In the world of "Cyberpunk: Edgerunners" cybernetic enhancements are part of everyday life. People use them to become stronger, faster, and in the case of mercenaries, deadlier. Having said that, if those modifications are used to an extreme, both the body and mind of an edgerunner suffers. As Kurosaki says, they end up either dead or entering a violent psychotic episode from which there's no escape.

In the beginning, David seems relatively safe from this fate, as his interest in body modifications is limited. Yet the emotional distress experienced after losing his mother and being physically assaulted by a student from his school motivates him to install the Sandevistan on himself. David doesn't just use his newly acquired superhuman speed to get revenge; he also steals chips and, eventually, joins a gang of mercenaries led by the heavily modified Maine. Predictably, after several missions, David's mentor starts having hallucinations due to his excessive use of cybernetic enhancements. Instead of slowing down, though, he enters a state of denial, which only leads to worsening symptoms and his eventual demise during a violent psychotic episode.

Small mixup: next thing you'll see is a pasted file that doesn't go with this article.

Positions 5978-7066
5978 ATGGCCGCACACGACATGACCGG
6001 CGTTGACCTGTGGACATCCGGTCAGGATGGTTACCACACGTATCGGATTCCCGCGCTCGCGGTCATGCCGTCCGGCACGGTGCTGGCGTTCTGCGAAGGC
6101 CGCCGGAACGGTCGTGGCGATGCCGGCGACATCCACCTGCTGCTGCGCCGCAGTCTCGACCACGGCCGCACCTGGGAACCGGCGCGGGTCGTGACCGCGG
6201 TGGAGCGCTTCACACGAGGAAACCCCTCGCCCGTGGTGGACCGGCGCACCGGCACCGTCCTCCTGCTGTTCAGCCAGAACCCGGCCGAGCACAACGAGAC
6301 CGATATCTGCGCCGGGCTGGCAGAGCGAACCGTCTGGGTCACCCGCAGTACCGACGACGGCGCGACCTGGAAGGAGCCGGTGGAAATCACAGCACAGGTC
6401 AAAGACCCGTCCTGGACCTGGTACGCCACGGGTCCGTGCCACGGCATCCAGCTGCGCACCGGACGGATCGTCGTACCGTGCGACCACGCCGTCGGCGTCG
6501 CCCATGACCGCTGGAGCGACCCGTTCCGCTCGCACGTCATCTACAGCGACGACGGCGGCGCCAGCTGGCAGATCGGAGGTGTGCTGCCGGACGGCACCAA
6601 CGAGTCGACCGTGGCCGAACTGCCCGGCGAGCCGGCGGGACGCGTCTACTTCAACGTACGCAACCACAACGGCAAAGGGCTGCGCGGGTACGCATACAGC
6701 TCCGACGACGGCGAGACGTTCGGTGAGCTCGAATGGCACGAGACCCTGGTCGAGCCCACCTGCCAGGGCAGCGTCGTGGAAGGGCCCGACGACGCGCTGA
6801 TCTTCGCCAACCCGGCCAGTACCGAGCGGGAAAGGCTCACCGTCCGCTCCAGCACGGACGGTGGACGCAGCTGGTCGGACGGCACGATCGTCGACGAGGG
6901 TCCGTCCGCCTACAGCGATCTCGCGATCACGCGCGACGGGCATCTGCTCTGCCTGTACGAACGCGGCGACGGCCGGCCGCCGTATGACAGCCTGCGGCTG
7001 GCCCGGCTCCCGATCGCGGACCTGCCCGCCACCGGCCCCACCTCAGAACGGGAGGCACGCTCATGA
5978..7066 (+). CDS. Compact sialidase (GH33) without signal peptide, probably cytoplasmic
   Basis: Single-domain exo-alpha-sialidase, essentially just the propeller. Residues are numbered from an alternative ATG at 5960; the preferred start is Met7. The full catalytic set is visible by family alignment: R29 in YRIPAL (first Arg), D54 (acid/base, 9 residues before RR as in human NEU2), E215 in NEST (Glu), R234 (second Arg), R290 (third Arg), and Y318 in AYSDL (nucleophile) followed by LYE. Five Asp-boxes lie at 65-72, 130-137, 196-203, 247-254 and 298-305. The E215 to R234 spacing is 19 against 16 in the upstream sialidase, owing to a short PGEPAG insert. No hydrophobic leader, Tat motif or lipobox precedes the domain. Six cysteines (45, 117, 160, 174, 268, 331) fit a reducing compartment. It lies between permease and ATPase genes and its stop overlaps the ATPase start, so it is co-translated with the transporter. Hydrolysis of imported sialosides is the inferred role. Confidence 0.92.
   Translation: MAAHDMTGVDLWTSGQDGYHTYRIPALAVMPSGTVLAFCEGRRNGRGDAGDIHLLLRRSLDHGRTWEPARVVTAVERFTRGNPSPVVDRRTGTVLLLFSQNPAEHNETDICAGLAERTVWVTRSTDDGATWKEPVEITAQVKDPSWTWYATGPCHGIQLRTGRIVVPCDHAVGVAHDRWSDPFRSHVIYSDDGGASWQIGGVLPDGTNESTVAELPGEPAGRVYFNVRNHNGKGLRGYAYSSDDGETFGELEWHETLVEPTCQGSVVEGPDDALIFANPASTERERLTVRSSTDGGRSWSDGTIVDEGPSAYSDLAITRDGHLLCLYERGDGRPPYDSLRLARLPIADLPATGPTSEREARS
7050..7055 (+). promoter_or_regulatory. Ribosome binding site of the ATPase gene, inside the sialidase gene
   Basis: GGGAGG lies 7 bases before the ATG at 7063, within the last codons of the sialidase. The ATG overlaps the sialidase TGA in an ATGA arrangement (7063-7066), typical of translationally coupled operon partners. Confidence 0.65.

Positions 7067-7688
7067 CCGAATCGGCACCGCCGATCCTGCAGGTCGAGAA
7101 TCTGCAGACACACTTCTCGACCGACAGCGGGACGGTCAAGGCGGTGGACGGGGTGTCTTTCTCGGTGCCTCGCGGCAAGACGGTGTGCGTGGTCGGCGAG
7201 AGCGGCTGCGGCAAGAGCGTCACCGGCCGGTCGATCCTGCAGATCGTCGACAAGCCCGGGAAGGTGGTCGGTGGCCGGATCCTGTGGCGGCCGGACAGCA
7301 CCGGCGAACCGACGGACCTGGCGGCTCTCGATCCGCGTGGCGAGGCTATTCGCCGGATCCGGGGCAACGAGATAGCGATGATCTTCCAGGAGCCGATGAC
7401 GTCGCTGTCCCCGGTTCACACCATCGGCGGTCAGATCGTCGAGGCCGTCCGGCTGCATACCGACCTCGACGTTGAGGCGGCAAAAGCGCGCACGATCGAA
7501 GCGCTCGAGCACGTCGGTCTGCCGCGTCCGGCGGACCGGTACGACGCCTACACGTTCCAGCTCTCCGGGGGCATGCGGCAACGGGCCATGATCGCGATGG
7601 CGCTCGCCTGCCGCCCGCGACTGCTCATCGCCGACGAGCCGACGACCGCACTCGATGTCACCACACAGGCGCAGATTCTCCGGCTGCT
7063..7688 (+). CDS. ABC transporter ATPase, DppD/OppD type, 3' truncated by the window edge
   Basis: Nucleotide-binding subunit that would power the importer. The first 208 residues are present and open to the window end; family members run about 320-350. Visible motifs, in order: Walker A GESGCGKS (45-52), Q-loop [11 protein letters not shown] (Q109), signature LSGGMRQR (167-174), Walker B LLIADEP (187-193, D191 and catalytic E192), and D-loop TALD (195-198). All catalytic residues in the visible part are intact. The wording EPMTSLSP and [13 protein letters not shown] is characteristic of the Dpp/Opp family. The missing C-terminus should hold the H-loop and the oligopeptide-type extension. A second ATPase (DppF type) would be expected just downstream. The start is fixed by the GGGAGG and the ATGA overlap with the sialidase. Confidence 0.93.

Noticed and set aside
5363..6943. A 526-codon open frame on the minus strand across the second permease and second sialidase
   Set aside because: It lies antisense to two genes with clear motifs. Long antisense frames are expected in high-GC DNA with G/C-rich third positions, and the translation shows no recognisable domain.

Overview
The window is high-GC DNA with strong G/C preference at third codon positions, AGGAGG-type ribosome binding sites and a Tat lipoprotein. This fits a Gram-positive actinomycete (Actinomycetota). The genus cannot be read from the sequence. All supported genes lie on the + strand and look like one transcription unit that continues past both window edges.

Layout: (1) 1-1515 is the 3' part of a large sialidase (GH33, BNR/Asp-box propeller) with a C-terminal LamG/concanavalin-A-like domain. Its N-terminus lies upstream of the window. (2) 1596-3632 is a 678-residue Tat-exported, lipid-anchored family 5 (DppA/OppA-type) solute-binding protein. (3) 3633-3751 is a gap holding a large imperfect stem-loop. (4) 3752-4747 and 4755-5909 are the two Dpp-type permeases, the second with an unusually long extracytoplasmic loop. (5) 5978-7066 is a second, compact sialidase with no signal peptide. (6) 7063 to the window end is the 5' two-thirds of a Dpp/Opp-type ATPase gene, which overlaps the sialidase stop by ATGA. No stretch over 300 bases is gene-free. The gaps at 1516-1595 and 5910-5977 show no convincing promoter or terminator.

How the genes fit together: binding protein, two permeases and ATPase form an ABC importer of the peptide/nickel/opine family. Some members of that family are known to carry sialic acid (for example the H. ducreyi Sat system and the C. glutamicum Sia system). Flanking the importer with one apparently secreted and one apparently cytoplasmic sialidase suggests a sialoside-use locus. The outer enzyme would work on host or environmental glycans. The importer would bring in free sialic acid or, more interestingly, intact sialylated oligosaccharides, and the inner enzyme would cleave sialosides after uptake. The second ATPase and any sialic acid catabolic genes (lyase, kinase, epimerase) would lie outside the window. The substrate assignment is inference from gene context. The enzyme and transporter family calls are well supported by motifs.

Despite witnessing the terrible consequences of overusing cybernetic enhancements firsthand, the next time we see David he has drastically modified his body. He has transformed himself into an imposing cyborg who is already showing early signs of malfunction, including tremors and blackouts. It's possible that rather than understanding the lesson exemplified by Maine's demise, David increased the number of upgrades as a bad coping mechanism for depression. In other words, instead of accepting the guilt from not being able to protect his mother or his father figure, he ignores the warnings and puts himself at risk as a way to punish himself.

Lucy fights her childhood trauma with the help of David